“Noisy and confusing,” she replied, frowning at a platter of crisp golden chicken. “I don’t like to be confused.”
“Don’t you?” His swift grin appeared at her frown. With one deft motion, he pulled out the ribbon which held her hair neatly behind her back. “It makes you look like my adolescent niece.” He tossed it carelessly out of reach as B.J.
grabbed for it.
“You are an abominably rude man.” Pushing back her newly liberated hair, she glared into his smiling face.
“Often,” he agreed and lifted a bottle of wine from the hamper. He drew the cork with the ease of experience while B.J. fumed in silence. “How did you happen to become manager of the Lakeside Inn?”
The question took her off guard. For a moment she watched him pour the inn’s best Chablis into Dixie cups. “I sort of gravitated to it.” Accepting the offered cup, she met the directness of his gaze and realized he would not be content with the vagueness of her answer. “I worked summers at the inn when I was in high school, sort of filling in here and there at first. By the time I graduated, I was assistant manager. Anyway,” she continued, “when I moved back from New York, I just slid back in. Mr. Blakely, the old manager, recommended me when he retired, and I took over.” She shrugged and bit into a drumstick.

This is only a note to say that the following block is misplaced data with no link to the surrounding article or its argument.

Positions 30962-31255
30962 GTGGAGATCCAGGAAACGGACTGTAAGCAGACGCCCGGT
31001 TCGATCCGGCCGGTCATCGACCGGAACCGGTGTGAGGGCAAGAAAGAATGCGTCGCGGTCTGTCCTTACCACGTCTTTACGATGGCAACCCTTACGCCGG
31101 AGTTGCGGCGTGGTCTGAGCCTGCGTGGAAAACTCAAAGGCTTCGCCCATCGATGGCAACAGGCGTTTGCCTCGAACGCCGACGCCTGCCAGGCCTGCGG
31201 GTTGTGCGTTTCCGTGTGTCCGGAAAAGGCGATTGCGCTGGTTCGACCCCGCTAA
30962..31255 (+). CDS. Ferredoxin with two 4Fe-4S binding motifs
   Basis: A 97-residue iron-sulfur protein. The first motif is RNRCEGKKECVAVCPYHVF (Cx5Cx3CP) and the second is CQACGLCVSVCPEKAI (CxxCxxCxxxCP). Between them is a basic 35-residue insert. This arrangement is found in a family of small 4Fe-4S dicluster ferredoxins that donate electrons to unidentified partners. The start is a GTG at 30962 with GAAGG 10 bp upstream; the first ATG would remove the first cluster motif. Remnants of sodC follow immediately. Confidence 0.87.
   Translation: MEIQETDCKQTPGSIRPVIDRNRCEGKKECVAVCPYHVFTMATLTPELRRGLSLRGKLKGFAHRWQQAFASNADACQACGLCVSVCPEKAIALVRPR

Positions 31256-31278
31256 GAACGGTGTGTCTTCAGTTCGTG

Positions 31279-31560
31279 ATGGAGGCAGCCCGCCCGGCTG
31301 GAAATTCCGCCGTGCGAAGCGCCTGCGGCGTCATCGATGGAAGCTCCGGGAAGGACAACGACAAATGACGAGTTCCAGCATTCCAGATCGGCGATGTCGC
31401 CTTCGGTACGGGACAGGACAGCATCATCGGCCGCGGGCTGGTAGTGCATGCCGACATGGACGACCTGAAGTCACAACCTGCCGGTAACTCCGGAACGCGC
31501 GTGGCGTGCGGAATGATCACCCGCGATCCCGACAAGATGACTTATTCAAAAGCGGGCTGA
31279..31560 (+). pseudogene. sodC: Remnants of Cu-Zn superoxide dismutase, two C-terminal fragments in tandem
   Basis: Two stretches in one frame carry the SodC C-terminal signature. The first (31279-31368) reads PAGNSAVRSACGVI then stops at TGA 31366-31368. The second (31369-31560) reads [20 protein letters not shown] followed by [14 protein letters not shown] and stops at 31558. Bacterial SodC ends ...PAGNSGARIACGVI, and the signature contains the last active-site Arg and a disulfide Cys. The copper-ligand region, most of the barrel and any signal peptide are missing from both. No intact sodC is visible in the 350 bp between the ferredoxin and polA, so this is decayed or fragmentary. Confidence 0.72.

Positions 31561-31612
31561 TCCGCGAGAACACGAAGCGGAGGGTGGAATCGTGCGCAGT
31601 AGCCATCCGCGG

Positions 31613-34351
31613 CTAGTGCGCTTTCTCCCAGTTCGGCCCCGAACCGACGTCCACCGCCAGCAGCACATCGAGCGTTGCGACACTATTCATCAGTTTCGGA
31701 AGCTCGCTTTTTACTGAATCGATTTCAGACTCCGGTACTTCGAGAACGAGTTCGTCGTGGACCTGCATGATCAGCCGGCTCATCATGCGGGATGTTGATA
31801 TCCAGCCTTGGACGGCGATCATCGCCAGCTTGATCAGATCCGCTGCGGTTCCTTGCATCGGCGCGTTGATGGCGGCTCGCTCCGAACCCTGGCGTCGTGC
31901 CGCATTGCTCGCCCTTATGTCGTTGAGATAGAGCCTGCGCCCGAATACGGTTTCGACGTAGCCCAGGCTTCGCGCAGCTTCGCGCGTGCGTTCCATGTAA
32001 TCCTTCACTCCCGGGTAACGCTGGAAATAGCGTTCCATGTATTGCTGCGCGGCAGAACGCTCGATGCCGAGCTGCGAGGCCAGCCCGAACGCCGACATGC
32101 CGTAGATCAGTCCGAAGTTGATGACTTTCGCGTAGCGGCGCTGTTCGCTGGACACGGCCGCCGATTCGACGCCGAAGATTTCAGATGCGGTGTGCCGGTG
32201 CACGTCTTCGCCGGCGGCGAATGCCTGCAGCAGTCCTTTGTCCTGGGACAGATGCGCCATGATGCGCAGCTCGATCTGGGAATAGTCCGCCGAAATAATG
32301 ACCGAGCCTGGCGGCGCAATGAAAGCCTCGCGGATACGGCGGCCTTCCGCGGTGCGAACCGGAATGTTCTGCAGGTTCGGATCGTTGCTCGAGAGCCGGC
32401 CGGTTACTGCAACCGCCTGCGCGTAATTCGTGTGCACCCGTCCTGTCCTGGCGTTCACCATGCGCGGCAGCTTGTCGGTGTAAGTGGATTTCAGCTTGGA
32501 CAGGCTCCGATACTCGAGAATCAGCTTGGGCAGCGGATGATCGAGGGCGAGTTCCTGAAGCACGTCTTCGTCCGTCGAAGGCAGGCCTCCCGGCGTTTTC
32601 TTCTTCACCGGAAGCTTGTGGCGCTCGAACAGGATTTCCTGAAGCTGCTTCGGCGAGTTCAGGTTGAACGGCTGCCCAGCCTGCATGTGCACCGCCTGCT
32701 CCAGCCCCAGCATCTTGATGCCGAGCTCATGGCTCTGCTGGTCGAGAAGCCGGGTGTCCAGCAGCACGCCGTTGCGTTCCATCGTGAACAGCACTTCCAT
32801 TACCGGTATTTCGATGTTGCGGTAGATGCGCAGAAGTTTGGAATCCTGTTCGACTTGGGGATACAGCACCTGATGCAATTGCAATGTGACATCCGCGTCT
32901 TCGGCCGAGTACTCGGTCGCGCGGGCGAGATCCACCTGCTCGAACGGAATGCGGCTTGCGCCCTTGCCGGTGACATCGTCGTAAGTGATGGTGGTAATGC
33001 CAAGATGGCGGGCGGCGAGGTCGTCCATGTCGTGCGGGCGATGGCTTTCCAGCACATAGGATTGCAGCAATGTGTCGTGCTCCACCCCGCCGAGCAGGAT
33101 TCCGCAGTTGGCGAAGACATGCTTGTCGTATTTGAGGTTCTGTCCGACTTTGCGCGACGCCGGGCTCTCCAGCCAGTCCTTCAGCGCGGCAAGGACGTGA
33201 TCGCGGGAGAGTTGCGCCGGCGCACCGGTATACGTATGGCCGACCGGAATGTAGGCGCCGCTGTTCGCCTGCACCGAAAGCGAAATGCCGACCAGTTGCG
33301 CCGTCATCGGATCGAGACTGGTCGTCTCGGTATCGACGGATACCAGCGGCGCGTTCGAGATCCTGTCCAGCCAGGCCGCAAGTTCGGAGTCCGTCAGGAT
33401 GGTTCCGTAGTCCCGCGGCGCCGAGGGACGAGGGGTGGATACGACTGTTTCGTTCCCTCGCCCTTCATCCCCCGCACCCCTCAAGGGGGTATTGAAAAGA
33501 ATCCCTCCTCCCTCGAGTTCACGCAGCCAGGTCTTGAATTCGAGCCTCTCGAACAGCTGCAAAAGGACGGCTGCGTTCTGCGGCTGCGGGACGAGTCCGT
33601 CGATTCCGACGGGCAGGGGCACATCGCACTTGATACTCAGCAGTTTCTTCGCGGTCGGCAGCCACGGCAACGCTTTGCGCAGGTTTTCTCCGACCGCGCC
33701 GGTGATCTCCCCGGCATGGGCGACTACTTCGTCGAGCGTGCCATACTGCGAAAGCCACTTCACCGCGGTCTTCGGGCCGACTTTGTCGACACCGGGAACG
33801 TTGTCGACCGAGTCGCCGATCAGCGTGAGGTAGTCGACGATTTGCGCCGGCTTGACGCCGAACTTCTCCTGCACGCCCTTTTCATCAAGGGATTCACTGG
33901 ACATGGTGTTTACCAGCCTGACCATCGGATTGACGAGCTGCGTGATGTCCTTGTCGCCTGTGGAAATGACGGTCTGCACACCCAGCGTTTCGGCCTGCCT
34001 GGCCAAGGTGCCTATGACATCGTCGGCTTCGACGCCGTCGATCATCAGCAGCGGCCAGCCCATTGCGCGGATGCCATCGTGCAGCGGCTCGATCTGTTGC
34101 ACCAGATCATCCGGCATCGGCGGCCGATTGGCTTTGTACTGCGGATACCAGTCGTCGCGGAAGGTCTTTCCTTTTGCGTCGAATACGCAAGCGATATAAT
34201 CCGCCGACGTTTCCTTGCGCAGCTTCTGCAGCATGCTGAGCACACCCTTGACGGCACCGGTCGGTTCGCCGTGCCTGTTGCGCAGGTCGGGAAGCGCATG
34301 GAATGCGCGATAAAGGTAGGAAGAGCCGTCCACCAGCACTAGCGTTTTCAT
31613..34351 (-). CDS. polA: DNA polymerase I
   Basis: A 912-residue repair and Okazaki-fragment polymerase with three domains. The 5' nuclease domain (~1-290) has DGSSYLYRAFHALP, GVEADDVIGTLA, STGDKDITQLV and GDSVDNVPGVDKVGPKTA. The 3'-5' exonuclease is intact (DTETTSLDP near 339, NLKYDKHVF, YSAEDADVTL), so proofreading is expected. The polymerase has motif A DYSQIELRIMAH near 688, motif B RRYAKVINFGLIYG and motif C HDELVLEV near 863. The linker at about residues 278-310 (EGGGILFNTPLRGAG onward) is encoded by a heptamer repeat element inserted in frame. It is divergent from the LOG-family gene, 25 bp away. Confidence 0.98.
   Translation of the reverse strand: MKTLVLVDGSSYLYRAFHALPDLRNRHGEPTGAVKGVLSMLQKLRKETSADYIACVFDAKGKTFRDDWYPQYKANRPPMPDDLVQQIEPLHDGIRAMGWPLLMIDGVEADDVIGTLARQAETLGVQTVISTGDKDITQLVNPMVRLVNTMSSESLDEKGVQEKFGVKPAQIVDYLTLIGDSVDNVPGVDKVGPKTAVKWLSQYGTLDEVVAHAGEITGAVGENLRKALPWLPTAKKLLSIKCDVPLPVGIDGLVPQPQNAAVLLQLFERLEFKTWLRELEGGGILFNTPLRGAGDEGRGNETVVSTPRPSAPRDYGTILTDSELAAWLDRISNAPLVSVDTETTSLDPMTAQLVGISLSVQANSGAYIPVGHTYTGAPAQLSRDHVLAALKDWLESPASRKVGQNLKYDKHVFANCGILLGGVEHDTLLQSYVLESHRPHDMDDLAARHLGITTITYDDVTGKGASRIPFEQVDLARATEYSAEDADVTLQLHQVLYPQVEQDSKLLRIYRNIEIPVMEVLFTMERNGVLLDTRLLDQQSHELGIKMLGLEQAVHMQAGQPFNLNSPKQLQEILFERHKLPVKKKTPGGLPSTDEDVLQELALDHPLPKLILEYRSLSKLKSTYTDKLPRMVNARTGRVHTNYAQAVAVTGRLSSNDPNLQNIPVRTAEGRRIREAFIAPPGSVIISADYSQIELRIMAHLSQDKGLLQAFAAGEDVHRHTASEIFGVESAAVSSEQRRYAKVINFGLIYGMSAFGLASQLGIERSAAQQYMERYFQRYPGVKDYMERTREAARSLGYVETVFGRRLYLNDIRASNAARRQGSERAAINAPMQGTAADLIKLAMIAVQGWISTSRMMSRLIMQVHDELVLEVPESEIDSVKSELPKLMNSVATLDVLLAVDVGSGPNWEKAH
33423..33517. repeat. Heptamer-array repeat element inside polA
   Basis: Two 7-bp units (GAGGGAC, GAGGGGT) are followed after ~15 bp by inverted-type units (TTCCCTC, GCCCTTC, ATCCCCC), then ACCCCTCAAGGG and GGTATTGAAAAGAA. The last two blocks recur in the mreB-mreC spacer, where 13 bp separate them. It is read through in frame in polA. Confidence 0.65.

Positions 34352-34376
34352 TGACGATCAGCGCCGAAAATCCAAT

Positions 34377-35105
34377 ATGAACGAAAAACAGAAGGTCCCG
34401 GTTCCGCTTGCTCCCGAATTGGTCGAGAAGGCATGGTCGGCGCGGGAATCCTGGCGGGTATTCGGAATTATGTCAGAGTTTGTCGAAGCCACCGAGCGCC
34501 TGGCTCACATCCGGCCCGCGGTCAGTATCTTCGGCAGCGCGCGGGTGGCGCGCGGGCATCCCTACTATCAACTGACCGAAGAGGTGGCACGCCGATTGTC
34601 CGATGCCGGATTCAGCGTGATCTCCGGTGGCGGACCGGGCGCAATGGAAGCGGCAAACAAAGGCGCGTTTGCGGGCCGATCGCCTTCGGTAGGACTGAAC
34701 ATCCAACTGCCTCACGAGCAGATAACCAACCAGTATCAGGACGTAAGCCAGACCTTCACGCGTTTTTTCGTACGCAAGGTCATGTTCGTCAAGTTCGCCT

“Between your education and your dedication to your career, where did you find the time to learn how to swing a bat like Reggie Jackson?”
“I managed to find a lew moments to spare. When I was fourteen,” she explained, grinning at the memory, “I was madly in love with this older man.
He was seventeen.” She gave Taylor a sober nod. “Baseball oozed from his pores, so I enthusiastically took up the game. He’d call me shortstop, and my toes would tingle.”